I gave an interview to Constantin van Lijnden of the Legal Tribune Online concerning the latest developments on the issue of lethal injection in America here (g).
At the invitation of the Friedrich Naumann Foundation, which is associated with the German Free Democratic Party*, I wrote a piece on the laws concerning criticism of religion in the USA. Short version: there pretty much are no enforcable laws against criticizing religion in the US. The longer version is in the book, in German. I tried to keep it relatively non-technical.
There are also entries from many other writers on freedom of opinion concerning religion in other legal orders, including Russia, France, and the Islamic world. I haven't had a chance to read the other articles yet, but they look interesting.
The Legal Tribune Online asked my opinion about the recent federal district court decision on NSA spying, Klayman v. Obama (pdf). The article's in German, so I'll give my two cents here briefly in English.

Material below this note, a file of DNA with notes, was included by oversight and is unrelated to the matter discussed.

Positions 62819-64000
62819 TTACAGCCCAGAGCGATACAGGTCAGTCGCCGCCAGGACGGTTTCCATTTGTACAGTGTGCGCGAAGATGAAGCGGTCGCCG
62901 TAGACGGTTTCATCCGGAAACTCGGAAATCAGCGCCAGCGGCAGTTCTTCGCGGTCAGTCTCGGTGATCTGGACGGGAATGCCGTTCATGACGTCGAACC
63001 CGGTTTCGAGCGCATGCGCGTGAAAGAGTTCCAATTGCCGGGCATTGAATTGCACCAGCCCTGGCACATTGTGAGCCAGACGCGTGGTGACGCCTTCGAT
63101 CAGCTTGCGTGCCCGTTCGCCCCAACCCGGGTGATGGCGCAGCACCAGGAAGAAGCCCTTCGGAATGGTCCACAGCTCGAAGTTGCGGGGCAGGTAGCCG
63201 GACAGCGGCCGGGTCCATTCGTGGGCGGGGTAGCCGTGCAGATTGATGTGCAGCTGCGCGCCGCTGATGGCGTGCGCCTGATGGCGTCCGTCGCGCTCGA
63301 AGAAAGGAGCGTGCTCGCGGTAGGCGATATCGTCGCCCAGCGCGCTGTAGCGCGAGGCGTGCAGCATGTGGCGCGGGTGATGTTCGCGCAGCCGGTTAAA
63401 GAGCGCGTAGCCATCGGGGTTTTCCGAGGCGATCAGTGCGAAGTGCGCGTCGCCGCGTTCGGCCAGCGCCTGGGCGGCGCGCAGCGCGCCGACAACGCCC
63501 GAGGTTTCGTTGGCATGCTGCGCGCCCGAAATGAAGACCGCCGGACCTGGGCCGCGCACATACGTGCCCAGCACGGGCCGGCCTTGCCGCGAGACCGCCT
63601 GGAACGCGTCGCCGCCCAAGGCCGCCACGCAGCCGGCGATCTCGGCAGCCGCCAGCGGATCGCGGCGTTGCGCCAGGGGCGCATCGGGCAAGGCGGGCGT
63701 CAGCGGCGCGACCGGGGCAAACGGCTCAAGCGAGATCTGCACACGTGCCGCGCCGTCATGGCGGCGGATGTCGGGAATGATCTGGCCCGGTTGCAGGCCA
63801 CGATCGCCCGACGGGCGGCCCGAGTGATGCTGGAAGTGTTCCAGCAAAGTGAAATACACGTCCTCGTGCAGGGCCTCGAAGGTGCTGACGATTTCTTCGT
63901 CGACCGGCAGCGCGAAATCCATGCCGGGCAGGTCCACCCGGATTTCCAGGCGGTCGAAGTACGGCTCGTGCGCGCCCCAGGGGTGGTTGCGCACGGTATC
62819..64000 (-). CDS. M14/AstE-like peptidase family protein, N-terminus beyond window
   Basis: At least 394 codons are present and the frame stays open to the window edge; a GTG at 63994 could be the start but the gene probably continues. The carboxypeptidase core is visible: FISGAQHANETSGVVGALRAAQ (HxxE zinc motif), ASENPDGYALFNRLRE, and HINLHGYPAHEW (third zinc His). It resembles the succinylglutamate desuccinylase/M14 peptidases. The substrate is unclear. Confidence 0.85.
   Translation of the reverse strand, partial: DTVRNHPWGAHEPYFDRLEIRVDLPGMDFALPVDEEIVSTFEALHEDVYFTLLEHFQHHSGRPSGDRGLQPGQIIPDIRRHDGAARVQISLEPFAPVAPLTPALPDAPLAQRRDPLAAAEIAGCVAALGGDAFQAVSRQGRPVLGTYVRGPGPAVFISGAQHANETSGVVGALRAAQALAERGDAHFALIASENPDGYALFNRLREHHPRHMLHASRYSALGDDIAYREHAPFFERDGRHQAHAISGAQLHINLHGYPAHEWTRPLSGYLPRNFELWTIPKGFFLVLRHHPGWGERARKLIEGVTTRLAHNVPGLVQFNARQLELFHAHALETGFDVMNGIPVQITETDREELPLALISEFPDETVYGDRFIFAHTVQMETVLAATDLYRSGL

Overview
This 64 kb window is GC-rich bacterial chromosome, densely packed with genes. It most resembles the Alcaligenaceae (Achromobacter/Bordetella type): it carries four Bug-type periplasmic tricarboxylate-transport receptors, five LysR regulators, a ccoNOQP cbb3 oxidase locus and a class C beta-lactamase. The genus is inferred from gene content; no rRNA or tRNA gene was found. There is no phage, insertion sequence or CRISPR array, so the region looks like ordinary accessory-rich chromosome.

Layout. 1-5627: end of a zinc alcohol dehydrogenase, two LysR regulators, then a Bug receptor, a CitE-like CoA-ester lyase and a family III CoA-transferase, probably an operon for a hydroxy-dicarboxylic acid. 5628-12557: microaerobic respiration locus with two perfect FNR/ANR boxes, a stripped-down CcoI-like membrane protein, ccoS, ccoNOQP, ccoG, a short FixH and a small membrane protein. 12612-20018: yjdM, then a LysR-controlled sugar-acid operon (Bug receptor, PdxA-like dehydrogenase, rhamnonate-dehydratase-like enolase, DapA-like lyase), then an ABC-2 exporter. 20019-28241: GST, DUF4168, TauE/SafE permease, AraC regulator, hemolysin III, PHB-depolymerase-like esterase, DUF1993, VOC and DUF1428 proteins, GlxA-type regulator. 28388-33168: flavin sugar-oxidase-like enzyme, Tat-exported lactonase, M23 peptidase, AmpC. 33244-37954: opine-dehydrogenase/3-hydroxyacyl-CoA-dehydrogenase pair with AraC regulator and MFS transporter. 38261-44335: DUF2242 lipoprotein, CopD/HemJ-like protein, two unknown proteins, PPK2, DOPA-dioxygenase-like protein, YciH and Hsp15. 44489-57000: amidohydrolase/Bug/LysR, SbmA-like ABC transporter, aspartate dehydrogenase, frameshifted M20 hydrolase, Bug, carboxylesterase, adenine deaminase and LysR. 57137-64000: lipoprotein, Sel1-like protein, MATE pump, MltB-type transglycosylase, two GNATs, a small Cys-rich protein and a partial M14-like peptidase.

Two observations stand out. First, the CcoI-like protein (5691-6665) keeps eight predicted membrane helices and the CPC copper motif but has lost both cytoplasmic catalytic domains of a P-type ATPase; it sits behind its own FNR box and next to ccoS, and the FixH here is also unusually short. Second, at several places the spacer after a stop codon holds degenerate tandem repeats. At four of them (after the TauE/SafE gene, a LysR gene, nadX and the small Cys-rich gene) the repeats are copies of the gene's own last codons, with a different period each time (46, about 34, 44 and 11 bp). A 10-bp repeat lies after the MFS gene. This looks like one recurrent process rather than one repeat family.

- This is just a decision on a motion for a preliminary injunction (einstweilige Verfügung). The plaintiff, half-bonkers American legal gadfly Larry Klayman, asked the court to stop the NSA spying on him while the underlying merits of the legal issues were resolved. To win this preliminary phase, he had only to show a 'likelihood' of success on the merits.
- The judge decided to 'stay' (delay) the injunction from taking effect until the government has had a chance to appeal. Thus the NSA can continue spying in the meantime.
- Even if Klayman wins his case, the end result would be only to force the NSA to stop spying on him (and one other plaintiff) -- although, as a practical matter, the logic of the court's ruling would apply very broadly, since Klayman doesn't allege that he was targeted in any special way.
- The district court is the lowest in the food chain. The government will certainly appeal this ruling to the D.C. Circuit Court of Appeals, which is one of the more conservative in the nation.